A widespread but highly targeted cyber-attack shows that all versions of Windows can be compromised by a determined hacker - right now.
The consensus is that the attack came from Chinese-sponsored agents, using every trick they could to hack specific, profiled targets. These weren't your usual criminals aiming the daily blind scattergun at a huge swathe of Windows users, hoping to find those without anti-virus software, or running unpatched and outdated versions of Windows.
No, they pointed their laser sights at selected Western technology company staff, who were more likely running fully-patched versions of Windows and Internet Explorer. And, it's fair to suggest, with their corporate PCs fully equipped with modern anti-virus software.
And yet still they got in.
We'll leave aside the question of how Google got hacked, with its staff using Internet Explorer, when the online ad agency is pushing its own web browser promising good security.
The hackers used a combination of social engineering - for example, spoofing an email to appear to come from a trusted colleague - along with zero-day vulnerabilities in all versions of Microsoft's swiss-cheese browsing device, otherwise known as Internet Explorer.
‘Zero-day vulnerability' is of course a euphemism for ‘a barn-sized security hole in the software to which the maker is entirely oblivious'. The software maker's screw-up is discovered by a would-be intruder, who uses it to walk in and effectively own the computer.
The suggestion is that this particular attack was industrial espionage, with the aim of stealing corporate technology secrets - all without the target ever aware that their PC was leaking its juicy contents to a distant spy.
Microsoft is advising its long-customing sufferers to update their software, switch on data exection prevention (DEP), and run IE in protected mode.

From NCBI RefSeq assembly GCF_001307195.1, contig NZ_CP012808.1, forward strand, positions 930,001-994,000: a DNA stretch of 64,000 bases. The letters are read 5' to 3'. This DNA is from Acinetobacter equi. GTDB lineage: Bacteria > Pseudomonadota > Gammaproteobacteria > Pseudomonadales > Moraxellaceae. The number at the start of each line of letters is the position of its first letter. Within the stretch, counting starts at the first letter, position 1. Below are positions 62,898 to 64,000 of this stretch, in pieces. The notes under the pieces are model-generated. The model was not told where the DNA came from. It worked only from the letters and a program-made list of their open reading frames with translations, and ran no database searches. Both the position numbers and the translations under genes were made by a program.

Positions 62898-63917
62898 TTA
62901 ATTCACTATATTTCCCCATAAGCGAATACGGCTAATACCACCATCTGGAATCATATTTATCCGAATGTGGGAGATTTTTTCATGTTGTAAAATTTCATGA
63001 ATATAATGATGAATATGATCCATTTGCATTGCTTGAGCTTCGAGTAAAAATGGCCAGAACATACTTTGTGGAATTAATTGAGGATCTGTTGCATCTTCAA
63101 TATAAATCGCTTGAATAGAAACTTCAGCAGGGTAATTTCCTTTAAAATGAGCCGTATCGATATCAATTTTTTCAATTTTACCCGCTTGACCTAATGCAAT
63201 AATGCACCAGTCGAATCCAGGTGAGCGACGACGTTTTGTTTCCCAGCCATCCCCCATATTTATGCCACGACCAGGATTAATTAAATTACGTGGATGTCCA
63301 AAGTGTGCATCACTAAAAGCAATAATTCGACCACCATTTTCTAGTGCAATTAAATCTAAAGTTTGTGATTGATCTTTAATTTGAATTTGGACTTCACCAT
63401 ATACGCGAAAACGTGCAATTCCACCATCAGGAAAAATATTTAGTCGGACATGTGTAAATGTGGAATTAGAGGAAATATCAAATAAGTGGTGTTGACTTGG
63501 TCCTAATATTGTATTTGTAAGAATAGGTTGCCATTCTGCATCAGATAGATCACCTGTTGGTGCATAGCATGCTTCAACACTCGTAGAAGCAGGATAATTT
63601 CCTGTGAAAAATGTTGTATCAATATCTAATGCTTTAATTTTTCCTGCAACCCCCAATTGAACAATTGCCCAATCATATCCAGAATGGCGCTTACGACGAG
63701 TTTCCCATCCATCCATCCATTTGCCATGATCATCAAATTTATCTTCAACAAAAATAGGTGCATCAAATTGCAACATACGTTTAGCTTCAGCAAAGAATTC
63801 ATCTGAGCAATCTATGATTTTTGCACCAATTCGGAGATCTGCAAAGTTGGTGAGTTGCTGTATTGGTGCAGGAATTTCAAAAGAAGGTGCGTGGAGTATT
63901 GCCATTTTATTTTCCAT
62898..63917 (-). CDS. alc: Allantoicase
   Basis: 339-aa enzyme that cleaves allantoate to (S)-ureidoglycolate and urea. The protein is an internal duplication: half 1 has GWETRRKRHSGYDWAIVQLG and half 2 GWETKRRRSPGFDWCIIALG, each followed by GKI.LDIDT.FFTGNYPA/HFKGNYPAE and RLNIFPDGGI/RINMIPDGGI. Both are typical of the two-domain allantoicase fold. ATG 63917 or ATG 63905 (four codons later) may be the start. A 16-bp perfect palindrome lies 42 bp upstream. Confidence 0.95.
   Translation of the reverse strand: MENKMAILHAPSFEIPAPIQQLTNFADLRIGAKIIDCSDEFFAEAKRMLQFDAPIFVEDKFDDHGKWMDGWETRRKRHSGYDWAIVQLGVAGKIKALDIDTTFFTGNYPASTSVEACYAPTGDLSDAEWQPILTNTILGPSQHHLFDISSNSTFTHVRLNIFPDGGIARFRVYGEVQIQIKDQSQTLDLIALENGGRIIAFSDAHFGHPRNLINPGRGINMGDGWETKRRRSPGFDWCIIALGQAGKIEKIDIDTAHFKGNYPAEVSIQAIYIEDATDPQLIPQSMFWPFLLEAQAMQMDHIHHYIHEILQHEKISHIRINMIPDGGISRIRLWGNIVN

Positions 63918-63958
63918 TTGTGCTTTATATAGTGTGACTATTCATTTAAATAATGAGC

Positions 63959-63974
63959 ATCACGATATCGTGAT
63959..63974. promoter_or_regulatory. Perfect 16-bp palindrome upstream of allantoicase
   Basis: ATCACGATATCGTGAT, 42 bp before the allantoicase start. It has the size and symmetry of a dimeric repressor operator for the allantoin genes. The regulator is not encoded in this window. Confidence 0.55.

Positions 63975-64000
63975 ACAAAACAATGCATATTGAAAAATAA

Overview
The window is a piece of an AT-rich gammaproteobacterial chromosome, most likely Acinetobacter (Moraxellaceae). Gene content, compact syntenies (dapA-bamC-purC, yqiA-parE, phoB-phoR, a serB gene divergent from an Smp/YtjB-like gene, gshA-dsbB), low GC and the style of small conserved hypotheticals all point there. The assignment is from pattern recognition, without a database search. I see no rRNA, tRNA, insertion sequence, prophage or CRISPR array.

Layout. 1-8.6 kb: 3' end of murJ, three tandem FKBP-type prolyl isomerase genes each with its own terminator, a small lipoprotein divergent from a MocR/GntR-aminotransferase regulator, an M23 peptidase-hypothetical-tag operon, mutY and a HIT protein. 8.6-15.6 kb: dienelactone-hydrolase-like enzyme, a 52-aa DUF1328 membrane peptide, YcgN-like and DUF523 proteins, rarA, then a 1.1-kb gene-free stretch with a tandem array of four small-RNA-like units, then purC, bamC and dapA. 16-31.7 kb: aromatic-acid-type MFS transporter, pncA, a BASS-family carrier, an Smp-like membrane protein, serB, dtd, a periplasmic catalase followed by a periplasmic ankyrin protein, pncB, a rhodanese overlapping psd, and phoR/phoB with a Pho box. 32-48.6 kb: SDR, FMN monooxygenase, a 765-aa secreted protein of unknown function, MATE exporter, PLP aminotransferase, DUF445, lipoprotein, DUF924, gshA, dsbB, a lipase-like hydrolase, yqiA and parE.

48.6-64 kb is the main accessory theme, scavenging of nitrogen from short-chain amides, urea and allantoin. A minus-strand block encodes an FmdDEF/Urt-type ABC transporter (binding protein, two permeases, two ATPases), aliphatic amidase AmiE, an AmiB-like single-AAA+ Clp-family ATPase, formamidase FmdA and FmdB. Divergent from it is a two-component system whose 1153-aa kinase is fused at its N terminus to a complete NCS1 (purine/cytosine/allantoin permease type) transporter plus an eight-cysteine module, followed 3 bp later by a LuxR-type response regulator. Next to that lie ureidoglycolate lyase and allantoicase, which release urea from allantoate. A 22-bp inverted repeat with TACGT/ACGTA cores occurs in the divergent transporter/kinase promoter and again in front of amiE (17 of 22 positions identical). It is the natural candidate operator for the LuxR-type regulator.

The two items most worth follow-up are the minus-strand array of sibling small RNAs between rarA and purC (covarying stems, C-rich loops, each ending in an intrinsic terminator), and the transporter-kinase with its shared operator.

But according to McAfee, the back door is exploitable, right now, on all versions of Internet Explorer and all version of Windows.
Including shiny new Microsoft Windows 7.
More useful advice for protection
Microsoft's advice recalls a certain strategy suggested for when danger approaches...
"Are you serious, sir?" said the barman in a small whisper which had the effect of silencing the pub. "You think the world's going to end?"
"Yes," said Ford.
"But, this afternoon?"
Ford had recovered himself. He was at his flippest.
"Yes," he said gaily, "in less than two minutes I would estimate."
The man sitting next to Ford was a bit sozzled by now. His eyes waved their way up to Ford.
"I thought," he said, "that if the world was going to end we were meant to lie down or put a paper bag over our head or something."
"If you like, yes," said Ford.
"That's what they told us in the army," said the man, and his eyes began the long trek back down to his whisky.
"Will that help?" asked the barman.
"No," said Ford and gave him a friendly smile.
-Douglas Adams, The Hitch-Hikers Guide to the Galaxy.
And McAfee and other security software peddlers needn't be so pious. We don't know what AV software the wounded companies had in place, but it hardly matters since anti-virus programs can be helpless against zero-day vulnerabilities in dodgy browsers.